New Delhi: A group of ministers (GoM) headed by home minister Shivraj Patil has decided that the allocation of coal blocks for the purpose of captive mining will, henceforth, be done through competitive bidding.
If the decision is approved by the Cabinet, it will replace an earlier system where an inter-ministerial screening committee decides on such allocations. The ministry of mines will now move a note to the cabinet for an amendment to the Mines and Minerals (Development and Regulation) Act 1957. The existing process through the screening committee was only an administrative arrangement.
The decision will impact the allocation of 18 coal blocks out of a total 229 identified by the government for captive mining, and also 30 lignite blocks which are yet to be allocated. The GoM’s decision will, however, not affect the fate of 50 coal blocks for which allocations are already under way and the 161 that have already been allocated .
“Over the last three-four years, demand for coal has been rising to such an extent, that in some cases, there were more than 100 applicants for the same coal block. As a result, there have been some cases of criticism about the objectivity of the screening committee. This move is aimed at bringing about greater objectivity and transparency in the allocation process,” said a senior coal ministry official, who did not wish to be identified.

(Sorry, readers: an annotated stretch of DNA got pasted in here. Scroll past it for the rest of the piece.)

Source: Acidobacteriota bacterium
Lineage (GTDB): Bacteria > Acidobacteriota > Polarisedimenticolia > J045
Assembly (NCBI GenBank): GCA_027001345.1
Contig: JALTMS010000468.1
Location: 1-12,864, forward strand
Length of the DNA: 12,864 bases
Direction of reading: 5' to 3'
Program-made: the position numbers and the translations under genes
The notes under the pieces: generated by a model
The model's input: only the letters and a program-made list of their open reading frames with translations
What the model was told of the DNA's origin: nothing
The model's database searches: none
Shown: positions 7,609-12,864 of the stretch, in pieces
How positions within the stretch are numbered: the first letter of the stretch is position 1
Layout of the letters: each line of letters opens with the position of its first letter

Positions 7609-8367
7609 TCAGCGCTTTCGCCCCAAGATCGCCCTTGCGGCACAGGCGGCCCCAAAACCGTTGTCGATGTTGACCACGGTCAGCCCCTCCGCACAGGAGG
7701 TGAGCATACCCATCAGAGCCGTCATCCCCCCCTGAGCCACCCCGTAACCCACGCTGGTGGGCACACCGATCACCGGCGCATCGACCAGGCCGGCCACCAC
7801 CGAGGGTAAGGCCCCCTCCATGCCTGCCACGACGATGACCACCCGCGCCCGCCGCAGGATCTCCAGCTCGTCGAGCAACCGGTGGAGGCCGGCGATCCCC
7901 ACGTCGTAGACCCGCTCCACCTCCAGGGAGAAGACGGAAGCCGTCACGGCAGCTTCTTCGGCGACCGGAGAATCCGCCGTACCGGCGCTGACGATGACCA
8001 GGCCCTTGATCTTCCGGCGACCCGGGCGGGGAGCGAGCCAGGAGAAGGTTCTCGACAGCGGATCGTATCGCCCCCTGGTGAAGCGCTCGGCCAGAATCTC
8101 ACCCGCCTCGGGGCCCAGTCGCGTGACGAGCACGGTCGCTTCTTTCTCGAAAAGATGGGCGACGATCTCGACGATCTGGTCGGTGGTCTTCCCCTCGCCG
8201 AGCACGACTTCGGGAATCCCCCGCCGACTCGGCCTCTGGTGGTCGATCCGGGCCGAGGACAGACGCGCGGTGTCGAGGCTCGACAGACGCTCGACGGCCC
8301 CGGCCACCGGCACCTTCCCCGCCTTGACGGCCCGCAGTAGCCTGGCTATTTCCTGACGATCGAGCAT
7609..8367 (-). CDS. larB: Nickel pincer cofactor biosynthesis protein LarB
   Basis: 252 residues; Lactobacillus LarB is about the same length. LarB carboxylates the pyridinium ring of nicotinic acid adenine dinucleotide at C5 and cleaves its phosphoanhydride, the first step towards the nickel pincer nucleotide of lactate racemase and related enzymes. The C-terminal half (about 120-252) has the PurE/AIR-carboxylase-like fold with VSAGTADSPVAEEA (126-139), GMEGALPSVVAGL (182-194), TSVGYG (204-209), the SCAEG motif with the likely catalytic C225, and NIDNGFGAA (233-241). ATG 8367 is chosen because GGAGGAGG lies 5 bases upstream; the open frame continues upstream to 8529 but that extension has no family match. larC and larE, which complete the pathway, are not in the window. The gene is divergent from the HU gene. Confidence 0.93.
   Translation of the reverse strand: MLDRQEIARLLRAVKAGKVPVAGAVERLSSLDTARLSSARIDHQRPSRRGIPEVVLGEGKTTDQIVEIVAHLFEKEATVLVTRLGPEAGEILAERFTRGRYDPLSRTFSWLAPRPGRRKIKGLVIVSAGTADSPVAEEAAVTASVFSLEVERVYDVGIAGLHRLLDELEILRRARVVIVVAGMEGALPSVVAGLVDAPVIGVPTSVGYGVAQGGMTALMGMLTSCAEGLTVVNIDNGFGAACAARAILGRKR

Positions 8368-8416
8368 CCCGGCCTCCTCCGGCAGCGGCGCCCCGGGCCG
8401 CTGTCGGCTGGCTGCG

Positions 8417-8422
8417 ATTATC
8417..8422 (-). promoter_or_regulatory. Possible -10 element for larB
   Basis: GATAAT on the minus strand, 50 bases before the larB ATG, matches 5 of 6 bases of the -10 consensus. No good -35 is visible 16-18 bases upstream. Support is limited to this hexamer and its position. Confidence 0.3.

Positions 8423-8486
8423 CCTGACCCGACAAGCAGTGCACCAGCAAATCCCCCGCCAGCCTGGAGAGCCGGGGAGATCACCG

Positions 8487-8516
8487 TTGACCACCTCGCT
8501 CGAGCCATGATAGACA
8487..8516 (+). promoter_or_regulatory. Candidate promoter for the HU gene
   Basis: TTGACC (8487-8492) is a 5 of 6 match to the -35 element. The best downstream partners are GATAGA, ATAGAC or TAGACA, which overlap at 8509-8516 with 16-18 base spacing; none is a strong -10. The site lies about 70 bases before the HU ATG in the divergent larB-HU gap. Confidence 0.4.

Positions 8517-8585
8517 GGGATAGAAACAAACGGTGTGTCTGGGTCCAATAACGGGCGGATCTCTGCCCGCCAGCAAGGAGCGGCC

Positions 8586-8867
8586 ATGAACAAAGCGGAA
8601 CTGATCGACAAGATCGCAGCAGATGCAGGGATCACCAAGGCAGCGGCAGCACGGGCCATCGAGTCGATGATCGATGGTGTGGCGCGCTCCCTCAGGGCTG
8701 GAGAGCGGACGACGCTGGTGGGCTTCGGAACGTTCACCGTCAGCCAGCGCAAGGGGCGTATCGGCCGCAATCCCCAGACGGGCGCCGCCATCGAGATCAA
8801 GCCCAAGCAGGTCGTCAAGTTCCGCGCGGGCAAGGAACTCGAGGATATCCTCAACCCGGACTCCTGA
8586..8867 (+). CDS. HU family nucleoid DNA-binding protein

According to the new proposal, once the technical bids have been scrutinized, the blocks would be allotted to the highest bidder against the offer of a lump sum payment. In addition, 5% price preference will be given to the applicants proposing to set up end-use plant in the state where the coal block is located.
Experts believe that competitive bidding for coal blocks could be a step in the right direction, given that the government has been struggling to cope up with the increasingly cumbersome allocation process. “Competitive bidding would not only bring in more revenues for the government but also reduce the arbitrage opportunities for those merchant power producers who would be allocated the coal blocks,” said Shubhranshu Patnaik, an executive director at consultant PricewaterhouseCoopers.
PTI contributed to the story.